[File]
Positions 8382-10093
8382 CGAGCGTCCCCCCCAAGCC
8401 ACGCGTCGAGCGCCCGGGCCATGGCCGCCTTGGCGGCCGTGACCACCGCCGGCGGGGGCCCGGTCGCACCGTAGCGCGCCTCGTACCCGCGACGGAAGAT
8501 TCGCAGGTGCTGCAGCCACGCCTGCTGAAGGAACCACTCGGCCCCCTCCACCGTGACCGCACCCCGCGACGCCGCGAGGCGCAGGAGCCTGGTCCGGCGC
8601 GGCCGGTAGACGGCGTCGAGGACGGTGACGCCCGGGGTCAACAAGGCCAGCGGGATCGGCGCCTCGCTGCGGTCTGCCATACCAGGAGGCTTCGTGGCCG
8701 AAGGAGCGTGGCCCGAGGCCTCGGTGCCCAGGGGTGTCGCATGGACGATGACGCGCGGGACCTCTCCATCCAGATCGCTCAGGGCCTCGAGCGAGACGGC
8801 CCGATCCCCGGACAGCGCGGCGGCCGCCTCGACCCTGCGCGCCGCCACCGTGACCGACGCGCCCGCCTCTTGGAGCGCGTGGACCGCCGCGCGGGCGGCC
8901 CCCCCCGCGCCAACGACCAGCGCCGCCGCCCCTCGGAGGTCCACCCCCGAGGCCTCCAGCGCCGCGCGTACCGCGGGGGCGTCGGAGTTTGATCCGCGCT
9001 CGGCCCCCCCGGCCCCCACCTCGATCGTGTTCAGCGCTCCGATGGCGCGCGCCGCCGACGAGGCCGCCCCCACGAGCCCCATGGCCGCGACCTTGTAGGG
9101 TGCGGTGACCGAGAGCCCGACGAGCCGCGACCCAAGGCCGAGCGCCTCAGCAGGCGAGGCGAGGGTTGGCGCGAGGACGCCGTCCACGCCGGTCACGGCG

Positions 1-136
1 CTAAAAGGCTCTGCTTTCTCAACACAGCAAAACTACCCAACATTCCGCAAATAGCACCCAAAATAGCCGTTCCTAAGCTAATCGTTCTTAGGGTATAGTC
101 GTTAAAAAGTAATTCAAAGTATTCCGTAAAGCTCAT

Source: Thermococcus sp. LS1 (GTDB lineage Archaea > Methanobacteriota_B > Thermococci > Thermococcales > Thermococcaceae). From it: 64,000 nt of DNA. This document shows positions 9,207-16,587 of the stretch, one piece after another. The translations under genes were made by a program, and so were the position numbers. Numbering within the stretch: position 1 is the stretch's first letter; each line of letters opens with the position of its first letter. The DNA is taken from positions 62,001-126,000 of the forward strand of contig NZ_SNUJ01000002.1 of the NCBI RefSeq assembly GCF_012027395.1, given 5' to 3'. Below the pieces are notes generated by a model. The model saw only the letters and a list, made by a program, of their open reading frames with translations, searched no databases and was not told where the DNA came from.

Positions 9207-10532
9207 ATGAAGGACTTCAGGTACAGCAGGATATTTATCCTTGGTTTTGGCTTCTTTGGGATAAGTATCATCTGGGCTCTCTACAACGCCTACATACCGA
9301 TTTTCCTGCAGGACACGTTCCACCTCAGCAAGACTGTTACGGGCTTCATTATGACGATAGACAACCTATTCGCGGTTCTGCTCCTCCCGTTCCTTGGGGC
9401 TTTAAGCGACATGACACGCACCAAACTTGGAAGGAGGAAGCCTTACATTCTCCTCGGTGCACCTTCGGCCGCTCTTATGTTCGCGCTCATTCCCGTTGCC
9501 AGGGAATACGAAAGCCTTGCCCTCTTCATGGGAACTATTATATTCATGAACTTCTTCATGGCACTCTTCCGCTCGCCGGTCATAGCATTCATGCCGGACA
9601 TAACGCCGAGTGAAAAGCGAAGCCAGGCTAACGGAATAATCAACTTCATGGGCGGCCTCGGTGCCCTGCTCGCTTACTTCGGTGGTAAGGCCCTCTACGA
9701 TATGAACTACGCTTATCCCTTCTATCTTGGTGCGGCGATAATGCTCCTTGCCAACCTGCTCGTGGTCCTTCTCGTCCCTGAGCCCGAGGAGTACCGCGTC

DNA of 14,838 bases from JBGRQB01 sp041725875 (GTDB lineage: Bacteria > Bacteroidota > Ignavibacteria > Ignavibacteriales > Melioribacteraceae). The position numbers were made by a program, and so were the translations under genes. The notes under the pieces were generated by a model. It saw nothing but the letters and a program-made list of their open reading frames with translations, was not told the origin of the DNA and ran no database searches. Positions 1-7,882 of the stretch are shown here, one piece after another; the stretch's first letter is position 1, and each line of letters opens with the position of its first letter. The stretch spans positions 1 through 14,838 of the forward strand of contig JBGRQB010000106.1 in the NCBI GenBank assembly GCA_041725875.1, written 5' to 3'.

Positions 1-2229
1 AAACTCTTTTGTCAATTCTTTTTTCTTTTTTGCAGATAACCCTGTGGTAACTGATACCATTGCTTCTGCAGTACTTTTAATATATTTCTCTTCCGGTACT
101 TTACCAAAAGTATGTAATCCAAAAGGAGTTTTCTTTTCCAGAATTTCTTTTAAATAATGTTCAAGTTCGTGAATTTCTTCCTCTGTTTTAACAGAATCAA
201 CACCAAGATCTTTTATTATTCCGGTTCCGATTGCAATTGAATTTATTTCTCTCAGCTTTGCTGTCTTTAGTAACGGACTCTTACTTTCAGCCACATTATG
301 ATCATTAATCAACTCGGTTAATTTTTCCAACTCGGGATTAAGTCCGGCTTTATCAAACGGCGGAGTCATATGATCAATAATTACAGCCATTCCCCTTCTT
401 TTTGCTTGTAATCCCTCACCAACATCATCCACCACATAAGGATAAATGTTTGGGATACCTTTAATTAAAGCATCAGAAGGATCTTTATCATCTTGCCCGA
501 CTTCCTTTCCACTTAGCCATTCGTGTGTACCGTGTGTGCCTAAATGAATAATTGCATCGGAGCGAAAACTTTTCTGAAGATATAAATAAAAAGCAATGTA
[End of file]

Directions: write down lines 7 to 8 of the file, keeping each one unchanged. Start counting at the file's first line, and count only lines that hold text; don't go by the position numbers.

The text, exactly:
8801 CCGATCCCCGGACAGCGCGGCGGCCGCCTCGACCCTGCGCGCCGCCACCGTGACCGACGCGCCCGCCTCTTGGAGCGCGTGGACCGCCGCGCGGGCGGCC
8901 CCCCCCGCGCCAACGACCAGCGCCGCCGCCCCTCGGAGGTCCACCCCCGAGGCCTCCAGCGCCGCGCGTACCGCGGGGGCGTCGGAGTTTGATCCGCGCT